Along with English literature, I am studying psychology and English language for A2, having already taken German and general studies at AS level. Psychology has helped me in constructing arguments, enhancing my analytical skills and, subsequently, my essay-writing abilities, all vital attributes where studying literature is concerned. Whilst analysing fiction, I often apply psychoanalytical tools and theories to the characters in order to better understand the reasoning behind their feelings and actions. Last year, I participated in a German exchange trip, which involved hosting a German guest for six days. This was an experience I thoroughly enjoyed, and one that has made me a more confident and responsible individual. In turn, my trip to Germany was worthwhile and rewarding, heightening my independence and ability to adapt to new situations.
Aside from reading and writing, in my free time I enjoy cycling, singing and playing the guitar, and I am a big fan of comedy TV and pop music from the eighties. I also volunteer weekly at a bookshop for the Tynedale Hospice charity, and the varied work there means I often need to think on my feet. Working at the Hospice has allowed me to develop personally and has also provided me with a more balanced lifestyle. My problem-solving and communication skills are frequently exercised, and it is a responsibility I take great pleasure in.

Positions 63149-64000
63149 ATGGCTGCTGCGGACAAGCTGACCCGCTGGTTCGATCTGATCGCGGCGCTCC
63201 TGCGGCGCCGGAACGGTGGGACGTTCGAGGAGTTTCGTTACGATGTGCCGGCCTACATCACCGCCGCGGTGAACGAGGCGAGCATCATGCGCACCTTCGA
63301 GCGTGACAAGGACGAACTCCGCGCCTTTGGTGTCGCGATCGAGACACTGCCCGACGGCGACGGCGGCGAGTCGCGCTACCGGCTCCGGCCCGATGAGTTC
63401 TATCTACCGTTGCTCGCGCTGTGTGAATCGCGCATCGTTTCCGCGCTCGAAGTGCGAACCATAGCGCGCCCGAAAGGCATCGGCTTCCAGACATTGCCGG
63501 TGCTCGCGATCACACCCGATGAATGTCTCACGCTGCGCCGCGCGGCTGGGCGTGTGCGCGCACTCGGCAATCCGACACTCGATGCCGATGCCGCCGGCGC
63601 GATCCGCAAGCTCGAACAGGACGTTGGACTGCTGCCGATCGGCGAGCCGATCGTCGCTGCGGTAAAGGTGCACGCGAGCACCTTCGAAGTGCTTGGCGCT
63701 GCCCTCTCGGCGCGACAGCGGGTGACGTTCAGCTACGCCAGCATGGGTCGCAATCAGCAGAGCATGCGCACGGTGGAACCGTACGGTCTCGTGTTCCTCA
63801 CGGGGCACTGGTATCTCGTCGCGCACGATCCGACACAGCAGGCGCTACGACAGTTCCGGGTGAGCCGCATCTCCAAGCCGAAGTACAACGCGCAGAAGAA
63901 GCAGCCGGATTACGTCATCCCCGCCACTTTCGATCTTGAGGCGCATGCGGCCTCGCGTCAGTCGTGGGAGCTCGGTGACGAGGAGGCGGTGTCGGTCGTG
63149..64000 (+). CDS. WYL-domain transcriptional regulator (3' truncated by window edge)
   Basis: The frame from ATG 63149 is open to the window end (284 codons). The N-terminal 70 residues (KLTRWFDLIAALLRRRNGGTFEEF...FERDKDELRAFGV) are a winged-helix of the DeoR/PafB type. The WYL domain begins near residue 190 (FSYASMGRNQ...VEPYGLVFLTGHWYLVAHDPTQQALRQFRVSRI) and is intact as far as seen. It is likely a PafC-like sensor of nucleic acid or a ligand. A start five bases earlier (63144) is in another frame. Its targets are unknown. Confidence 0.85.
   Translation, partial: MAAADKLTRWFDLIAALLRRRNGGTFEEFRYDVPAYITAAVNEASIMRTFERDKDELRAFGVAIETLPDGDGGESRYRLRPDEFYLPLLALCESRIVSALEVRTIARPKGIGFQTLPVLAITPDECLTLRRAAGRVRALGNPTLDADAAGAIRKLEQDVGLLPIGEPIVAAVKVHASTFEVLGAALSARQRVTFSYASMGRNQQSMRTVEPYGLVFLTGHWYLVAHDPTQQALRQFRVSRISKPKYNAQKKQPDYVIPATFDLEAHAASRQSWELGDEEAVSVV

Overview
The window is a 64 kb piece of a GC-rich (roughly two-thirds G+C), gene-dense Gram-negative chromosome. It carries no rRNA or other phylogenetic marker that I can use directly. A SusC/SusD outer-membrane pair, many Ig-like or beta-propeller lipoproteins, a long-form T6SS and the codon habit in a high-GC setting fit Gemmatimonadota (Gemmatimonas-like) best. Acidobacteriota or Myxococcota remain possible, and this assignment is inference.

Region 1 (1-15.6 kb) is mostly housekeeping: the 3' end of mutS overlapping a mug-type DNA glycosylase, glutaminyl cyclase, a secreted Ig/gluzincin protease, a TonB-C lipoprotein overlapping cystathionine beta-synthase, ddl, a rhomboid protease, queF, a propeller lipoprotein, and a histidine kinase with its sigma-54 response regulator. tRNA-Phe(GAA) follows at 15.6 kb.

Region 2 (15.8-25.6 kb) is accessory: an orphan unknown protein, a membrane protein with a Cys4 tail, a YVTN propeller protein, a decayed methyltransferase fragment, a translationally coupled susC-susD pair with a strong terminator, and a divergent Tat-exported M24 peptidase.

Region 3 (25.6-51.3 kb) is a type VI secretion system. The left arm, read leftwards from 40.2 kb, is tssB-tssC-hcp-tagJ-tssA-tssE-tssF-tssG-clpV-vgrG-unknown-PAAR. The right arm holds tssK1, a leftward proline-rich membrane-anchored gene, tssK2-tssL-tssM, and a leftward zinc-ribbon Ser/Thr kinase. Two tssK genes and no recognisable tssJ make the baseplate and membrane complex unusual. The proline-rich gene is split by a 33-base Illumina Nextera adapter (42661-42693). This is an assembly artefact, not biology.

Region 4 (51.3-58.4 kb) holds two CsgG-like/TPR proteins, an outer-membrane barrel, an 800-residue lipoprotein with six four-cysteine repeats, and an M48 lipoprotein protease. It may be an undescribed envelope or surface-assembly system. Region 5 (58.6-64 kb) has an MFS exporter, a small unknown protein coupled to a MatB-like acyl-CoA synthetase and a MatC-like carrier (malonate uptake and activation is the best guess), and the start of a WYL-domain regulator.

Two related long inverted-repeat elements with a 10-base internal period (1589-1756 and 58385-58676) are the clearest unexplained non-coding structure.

Studying English Literature would be a real delight for me as it is something I have long had an interest in, and to study it in further depth would be a truly welcome and satisfying opportunity.
Excited by the prospect of studying International Relations, my belief is that it is crucial to have a detailed knowledge of political climates in order to be in a position to effect positive change in third world countries. My long term aim is to become a diplomat, a desire born during my school years spent in Catalonia, a place with an explosive political past, a contentious present and an uncertain future. Attending speeches made by the Independistas, joining the freedom marches and scouring the Catalan news for political stories heightened my awareness of the importance and power of national identity. To learn more about the role of national identity in other countries and how it affects their relations with each other was the catalyst for my desire to understand and master this subject. A deeply thought provoking taster university lecture on the effect of market forces and economic relations on war-torn countries in the Middle East confirmed to me that studying international relations is my calling. Being born in Colombia, yet studying in Catalonia and England, I am able to appreciate and better evaluate the contrasting political and economic landscapes. Studying History at AS level has made me aware of the importance of learning from the political mistakes of world leaders.